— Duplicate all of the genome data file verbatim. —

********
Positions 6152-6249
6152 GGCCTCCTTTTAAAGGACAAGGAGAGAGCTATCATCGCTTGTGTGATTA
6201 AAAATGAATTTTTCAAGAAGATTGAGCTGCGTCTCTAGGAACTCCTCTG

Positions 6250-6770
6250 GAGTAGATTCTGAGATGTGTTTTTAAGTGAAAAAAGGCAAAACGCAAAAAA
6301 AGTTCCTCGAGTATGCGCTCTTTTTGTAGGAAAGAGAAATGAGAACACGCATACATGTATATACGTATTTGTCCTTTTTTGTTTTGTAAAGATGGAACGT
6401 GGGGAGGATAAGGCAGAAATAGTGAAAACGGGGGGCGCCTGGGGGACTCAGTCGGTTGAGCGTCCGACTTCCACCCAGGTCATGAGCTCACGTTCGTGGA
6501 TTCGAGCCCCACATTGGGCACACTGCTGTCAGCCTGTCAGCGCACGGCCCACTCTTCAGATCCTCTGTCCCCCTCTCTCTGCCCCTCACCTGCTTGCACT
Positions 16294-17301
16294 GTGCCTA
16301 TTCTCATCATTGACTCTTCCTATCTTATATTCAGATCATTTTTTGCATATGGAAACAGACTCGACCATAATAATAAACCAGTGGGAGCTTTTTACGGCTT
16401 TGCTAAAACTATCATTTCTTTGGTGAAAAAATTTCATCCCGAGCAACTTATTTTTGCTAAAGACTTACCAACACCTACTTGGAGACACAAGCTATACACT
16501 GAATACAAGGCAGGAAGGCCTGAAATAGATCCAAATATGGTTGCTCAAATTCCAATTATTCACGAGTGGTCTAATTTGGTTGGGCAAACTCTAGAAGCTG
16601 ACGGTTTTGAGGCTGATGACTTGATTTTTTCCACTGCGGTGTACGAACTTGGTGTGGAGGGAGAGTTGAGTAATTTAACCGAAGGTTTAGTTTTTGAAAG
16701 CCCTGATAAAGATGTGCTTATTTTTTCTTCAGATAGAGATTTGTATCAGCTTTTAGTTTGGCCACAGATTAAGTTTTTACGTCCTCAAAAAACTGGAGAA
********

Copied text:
Positions 6152-6249
6152 GGCCTCCTTTTAAAGGACAAGGAGAGAGCTATCATCGCTTGTGTGATTA
6201 AAAATGAATTTTTCAAGAAGATTGAGCTGCGTCTCTAGGAACTCCTCTG

Positions 6250-6770
6250 GAGTAGATTCTGAGATGTGTTTTTAAGTGAAAAAAGGCAAAACGCAAAAAA
6301 AGTTCCTCGAGTATGCGCTCTTTTTGTAGGAAAGAGAAATGAGAACACGCATACATGTATATACGTATTTGTCCTTTTTTGTTTTGTAAAGATGGAACGT
6401 GGGGAGGATAAGGCAGAAATAGTGAAAACGGGGGGCGCCTGGGGGACTCAGTCGGTTGAGCGTCCGACTTCCACCCAGGTCATGAGCTCACGTTCGTGGA
6501 TTCGAGCCCCACATTGGGCACACTGCTGTCAGCCTGTCAGCGCACGGCCCACTCTTCAGATCCTCTGTCCCCCTCTCTCTGCCCCTCACCTGCTTGCACT
Positions 16294-17301
16294 GTGCCTA
16301 TTCTCATCATTGACTCTTCCTATCTTATATTCAGATCATTTTTTGCATATGGAAACAGACTCGACCATAATAATAAACCAGTGGGAGCTTTTTACGGCTT
16401 TGCTAAAACTATCATTTCTTTGGTGAAAAAATTTCATCCCGAGCAACTTATTTTTGCTAAAGACTTACCAACACCTACTTGGAGACACAAGCTATACACT
16501 GAATACAAGGCAGGAAGGCCTGAAATAGATCCAAATATGGTTGCTCAAATTCCAATTATTCACGAGTGGTCTAATTTGGTTGGGCAAACTCTAGAAGCTG
16601 ACGGTTTTGAGGCTGATGACTTGATTTTTTCCACTGCGGTGTACGAACTTGGTGTGGAGGGAGAGTTGAGTAATTTAACCGAAGGTTTAGTTTTTGAAAG
16701 CCCTGATAAAGATGTGCTTATTTTTTCTTCAGATAGAGATTTGTATCAGCTTTTAGTTTGGCCACAGATTAAGTTTTTACGTCCTCAAAAAACTGGAGAA